When the CDL announced a switch to PC, players expressed their concern over potential cheaters. Now it seems that the Call of Duty League's very first Challengers Cup is already attracting hackers.
This is the first time that the Call of Duty League has ever had PC as its main platform. It's also the first time that allegations of cheating have been so widespread.
With the first Challengers Cup already underway, it didn't take long before several professional players grew concerned about Activision's lack of anti-cheat. Although Call of Duty fans are quick to throw around cheating accusations, some of their clips do look pretty suspicious.
It's important to note that nobody is yet proven to have cheated in the Challengers Cup games. However, many users are providing footage of Kill Cams that look uncannily like aimbots or wallhacks are in use.
Activision has notoriously poor anti-cheat, and players were even hacking in the Black Ops Cold War Beta. As soon as the game's testing period was available on PC, hackers arrived in drones.
This should have given the CDL an idea of how poorly the Challengers Cup was about to go.
Call of Duty League has a Hacker Infestation
Now, it seems that the CDL is joining Warzone with a hacker infestation already present in the competitive play. This is just speculation officially, but the following clip shows one player who achieves 71 kills by themselves in Control.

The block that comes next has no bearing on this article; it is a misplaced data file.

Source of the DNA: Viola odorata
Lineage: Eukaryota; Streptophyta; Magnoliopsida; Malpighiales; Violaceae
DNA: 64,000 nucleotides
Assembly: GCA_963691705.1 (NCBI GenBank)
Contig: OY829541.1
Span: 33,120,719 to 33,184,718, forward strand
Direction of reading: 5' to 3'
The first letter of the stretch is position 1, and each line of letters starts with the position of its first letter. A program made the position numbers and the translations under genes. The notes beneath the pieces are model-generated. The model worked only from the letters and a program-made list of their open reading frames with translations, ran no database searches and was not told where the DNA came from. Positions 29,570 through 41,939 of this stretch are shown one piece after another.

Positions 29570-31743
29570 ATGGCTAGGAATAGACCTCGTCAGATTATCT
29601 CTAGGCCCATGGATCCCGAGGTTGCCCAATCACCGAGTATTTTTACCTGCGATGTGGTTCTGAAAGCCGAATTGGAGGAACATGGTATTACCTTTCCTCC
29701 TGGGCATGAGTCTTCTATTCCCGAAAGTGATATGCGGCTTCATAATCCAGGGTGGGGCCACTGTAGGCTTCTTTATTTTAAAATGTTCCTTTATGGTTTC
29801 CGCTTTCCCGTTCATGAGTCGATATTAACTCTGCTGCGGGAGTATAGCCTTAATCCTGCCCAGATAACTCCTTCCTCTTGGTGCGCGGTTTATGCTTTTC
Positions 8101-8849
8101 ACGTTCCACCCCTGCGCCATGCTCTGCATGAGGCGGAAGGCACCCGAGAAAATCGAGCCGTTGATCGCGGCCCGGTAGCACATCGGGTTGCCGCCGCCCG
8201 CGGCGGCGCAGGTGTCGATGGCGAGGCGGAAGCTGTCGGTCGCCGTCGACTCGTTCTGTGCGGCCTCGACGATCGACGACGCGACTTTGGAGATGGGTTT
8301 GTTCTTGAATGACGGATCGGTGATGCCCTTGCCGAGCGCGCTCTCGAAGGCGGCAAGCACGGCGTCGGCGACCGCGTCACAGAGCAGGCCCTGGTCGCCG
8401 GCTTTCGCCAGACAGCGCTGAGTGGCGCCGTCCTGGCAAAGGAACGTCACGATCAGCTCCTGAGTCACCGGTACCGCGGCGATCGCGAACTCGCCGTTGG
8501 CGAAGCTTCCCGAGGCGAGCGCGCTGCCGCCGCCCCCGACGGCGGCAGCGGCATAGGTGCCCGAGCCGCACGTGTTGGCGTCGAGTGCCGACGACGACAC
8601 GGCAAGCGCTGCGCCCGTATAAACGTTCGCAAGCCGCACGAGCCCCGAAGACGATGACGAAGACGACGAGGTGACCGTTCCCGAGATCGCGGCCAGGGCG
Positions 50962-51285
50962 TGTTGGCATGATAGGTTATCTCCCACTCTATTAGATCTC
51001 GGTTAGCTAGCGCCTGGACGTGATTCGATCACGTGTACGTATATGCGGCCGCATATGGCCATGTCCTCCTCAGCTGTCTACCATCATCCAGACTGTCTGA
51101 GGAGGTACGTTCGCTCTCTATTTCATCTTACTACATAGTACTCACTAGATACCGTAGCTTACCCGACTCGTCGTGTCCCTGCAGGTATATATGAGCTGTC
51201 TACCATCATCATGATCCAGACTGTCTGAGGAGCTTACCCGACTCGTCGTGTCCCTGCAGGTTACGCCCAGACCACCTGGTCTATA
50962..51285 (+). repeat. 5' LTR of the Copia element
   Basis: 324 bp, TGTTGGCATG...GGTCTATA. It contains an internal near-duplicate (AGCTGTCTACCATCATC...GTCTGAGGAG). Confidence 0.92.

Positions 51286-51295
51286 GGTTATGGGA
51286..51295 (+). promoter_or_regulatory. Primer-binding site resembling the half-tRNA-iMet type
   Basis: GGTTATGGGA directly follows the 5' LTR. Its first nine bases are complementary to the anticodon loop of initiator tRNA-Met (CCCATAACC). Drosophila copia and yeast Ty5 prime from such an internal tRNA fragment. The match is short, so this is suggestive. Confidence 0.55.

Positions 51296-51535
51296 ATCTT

For reference, the player's teammates only managed 19 kills at most. What's more, the potential hacker's aim does appear to follow enemies through walls.
But these are far from the only suspicious clips from the recent Challengers Cup matches. Three-time Call of Duty world champion Clayster is quick to share footage of the alleged wall-hacking players to his substantial online following.
Of course, not all fans agree with the assessment that the Call of Duty League players are hacking. And although the footage appears to contain all the evidence needed, the CDL isn't having it.
In a series of clips, Call of Duty Champion Chris 'Parasite' Duarte shows off what the current League gameplay is like. However, his outrage is currently met with no response from those in charge.
Despite some players suggesting making all competitors stream their gameplay as a solution to their issues, the CDL is yet to enforce the rule. This is somewhat understandable, as streaming isn't always a viable option for players.
But what is far harder to understand is the CDL's stance on cheaters in general. Although Warzone is filled with hackers, a tournament like the Call of Duty League should at least have countermeasures in place.
Innocent players may currently be missing a chance at prize money and a profession in the industry. If this sort of behavior continues, the upcoming CDL tournaments may lose a significant percentage of their following.
In other CoD news, Black Ops Cold War Season 1 has a new launch date. This is big news for fans, who are hoping that Treyarch will fix some of the game's notorious balance and performance issues with the new update.